# More program performance

## Big-O notation

Last time, we talked about analyzing the performance of programs. When deciding whether a function would run in constant, linear, or quadratic time, we ignored the constants and just looked at the biggest term. We can define this somewhat more formally using big-O notation.

Let’s look again at the last function we considered last time:

def distinct(l: list) -> list:
d = []
for x in l:
if x not in d:
d.append(x)
return d


We decided that this function’s running time is quadratic in its input (in the worst case). For a list of length $$n$$, we calculated the number of operations as $$((n * (n - 1)) / 2) + n + 2$$.

A computer scientist would say that on a list of $$n$$ elements, this function runs in $$O(n^2)$$ time. The formal definition looks like this:

If we have (mathematical, not Python!) functions $$f(x)$$, then $$f(x)$$ is in $$O(g(x))$$ if and only if there are constants $$x_0$$ and $$C$$ such that for all $$x > x_0$$, $$f(x) < C*g(x)$$.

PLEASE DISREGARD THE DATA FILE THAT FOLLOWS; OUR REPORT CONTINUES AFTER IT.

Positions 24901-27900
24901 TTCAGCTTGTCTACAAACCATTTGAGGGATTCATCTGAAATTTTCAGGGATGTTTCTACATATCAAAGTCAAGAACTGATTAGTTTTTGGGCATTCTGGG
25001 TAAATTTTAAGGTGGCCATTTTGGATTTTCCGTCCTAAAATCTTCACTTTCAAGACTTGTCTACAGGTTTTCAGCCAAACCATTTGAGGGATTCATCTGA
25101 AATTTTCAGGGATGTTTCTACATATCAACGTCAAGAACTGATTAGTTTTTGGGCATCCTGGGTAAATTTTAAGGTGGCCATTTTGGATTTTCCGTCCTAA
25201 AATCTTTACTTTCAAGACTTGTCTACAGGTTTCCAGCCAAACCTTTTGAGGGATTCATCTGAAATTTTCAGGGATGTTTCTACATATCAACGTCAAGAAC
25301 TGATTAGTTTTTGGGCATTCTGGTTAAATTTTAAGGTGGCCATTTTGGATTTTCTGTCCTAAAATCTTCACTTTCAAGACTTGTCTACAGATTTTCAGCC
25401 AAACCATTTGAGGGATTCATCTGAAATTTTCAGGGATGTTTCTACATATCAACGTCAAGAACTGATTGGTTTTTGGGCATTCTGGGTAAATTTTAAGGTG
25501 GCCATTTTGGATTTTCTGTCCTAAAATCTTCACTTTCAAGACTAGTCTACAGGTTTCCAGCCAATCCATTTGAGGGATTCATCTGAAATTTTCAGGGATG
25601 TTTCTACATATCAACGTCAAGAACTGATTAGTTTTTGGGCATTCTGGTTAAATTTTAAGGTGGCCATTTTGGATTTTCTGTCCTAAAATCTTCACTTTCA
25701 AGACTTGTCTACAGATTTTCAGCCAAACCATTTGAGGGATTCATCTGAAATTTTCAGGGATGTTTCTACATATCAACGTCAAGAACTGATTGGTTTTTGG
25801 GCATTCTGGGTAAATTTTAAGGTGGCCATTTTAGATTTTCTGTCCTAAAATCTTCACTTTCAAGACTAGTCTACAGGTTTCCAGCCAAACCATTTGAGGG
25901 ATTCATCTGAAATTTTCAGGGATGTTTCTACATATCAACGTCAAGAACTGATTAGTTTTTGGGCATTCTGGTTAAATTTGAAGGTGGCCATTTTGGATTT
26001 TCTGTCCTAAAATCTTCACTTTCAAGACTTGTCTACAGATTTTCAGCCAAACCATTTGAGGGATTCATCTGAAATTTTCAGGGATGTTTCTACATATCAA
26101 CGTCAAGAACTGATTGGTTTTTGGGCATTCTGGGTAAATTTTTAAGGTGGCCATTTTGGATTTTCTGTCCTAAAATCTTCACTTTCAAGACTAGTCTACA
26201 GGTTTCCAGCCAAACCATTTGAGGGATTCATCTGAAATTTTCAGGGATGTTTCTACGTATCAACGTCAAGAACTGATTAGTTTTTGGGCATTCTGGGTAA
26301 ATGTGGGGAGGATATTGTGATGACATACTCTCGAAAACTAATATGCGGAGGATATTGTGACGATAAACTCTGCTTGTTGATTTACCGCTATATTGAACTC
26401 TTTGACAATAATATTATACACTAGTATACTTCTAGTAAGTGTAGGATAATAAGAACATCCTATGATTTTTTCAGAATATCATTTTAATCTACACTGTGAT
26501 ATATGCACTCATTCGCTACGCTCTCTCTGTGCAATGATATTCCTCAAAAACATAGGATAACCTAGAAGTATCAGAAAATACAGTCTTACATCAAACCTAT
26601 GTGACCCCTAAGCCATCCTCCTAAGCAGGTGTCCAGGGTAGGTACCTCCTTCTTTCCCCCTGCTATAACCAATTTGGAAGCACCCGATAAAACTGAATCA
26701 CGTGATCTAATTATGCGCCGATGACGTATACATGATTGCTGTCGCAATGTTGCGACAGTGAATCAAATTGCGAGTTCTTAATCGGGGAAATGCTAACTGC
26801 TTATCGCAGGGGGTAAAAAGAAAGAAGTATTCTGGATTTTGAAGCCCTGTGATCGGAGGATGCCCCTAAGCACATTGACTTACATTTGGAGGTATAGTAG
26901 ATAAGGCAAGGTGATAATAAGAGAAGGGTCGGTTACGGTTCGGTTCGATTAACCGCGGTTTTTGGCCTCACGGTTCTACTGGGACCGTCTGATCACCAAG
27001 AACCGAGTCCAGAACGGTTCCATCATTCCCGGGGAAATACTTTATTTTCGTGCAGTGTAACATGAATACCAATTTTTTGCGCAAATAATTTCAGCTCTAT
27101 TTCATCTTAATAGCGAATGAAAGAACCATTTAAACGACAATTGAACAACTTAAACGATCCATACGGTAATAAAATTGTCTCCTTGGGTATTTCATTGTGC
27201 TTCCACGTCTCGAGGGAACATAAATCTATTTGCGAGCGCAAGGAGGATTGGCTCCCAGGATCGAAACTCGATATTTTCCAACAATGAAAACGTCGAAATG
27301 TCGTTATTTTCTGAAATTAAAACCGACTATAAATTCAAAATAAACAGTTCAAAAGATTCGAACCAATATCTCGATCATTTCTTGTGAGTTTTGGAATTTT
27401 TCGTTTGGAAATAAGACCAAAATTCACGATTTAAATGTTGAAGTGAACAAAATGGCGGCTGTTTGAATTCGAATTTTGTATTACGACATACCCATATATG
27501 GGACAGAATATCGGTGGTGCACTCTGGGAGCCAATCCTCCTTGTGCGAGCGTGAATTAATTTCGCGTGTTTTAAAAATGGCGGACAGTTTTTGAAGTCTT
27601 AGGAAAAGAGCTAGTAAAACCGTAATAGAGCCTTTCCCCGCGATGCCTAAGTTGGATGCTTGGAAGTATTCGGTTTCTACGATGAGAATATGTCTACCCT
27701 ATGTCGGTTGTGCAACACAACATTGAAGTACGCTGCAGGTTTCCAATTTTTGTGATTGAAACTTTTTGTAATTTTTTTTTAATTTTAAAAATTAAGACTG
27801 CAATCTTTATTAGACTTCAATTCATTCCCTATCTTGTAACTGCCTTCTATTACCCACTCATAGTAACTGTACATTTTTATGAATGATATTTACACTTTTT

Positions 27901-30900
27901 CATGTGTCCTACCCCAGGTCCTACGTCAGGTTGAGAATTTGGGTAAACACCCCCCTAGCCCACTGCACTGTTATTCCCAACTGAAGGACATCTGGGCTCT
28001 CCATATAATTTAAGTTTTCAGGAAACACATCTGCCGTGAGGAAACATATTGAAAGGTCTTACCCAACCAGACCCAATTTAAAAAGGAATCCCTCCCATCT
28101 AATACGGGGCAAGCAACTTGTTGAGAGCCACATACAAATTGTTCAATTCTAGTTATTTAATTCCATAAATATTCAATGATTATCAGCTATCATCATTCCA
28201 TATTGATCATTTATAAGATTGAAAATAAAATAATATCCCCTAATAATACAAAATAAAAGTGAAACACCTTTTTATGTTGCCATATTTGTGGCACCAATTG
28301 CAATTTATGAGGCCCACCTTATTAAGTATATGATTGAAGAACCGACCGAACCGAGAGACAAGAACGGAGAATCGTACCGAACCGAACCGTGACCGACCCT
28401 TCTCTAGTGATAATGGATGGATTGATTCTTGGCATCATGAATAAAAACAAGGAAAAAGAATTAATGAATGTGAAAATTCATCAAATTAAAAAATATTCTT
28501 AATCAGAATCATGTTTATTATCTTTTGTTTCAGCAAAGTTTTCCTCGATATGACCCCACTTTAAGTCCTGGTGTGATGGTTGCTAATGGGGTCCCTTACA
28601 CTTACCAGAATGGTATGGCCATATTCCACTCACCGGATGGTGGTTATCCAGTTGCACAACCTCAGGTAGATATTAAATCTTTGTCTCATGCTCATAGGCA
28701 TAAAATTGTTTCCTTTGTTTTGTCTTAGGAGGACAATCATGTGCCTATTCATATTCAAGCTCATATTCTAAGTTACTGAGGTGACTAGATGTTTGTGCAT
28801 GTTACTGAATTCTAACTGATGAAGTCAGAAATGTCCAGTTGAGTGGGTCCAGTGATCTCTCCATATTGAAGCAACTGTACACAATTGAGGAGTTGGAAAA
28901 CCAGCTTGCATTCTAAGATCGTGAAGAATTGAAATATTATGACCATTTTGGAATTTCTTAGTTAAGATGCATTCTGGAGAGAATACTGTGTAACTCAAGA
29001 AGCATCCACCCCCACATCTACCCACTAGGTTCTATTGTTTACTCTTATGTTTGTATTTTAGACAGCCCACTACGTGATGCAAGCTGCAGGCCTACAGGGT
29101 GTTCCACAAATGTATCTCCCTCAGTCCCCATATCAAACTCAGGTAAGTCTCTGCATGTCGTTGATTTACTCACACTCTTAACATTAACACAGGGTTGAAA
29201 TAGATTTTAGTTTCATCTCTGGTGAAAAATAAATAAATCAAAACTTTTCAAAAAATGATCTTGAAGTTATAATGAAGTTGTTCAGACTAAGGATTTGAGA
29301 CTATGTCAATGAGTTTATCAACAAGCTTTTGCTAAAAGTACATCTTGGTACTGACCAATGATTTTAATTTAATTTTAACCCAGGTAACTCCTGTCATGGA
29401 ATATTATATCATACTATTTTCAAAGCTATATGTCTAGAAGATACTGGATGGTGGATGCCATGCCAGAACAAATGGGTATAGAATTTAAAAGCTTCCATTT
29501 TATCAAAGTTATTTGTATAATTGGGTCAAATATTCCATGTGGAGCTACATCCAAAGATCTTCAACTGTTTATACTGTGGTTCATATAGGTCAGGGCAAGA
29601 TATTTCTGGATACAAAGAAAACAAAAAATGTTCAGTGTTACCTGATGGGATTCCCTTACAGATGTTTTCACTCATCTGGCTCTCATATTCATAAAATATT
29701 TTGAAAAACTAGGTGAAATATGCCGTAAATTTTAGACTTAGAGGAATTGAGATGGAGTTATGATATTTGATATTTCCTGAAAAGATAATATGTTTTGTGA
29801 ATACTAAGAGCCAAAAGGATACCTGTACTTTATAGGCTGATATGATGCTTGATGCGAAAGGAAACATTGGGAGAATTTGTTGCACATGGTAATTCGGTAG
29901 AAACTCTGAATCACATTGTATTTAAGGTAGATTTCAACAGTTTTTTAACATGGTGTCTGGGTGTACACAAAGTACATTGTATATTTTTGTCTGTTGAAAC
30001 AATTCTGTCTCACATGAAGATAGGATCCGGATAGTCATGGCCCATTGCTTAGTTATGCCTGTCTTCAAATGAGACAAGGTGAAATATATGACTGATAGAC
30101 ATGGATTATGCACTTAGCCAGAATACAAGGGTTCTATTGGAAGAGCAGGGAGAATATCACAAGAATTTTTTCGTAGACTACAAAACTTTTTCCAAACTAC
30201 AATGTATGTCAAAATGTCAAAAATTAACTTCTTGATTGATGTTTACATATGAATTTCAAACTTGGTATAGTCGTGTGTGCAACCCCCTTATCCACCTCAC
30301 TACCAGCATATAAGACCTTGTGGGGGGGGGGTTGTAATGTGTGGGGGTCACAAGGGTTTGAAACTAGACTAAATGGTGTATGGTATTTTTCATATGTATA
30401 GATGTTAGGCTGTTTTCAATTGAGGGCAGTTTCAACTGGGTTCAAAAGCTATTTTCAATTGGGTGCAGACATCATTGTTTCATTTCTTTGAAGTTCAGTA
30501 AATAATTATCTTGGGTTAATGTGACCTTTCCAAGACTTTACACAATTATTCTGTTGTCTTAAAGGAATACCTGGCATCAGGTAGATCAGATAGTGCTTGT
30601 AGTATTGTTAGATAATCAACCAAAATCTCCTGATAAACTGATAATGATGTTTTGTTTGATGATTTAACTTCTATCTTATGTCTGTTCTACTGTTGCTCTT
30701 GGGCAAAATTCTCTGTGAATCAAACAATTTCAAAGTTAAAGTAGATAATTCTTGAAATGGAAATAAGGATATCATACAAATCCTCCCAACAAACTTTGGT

For the function above, our constants could be, say, $$x_0=4$$ and $$C=4$$.

In this class, we won’t expect you to rigorously prove that a function’s running time is in a particular big-O class. We will, though, use (for instance) $$O(n)$$ as a shorthand for “linear.”

As a bit of practice, here are our rainfall solutions:

# version 1

def average_rainfall(sensor_input: lst) -> float:
total_rainfall = 0
total_rainfall += rainfall

# version 2

def list_before(l: list, item) -> list:
result = []
for element in l:
if element == item:
return result
result.append(element)
return result

def average_rainfall(sensor_input: lst) -> float:

See the lecture capture for details; for inputs of size $$n$$, both solutions run in $$O(n)$$ time.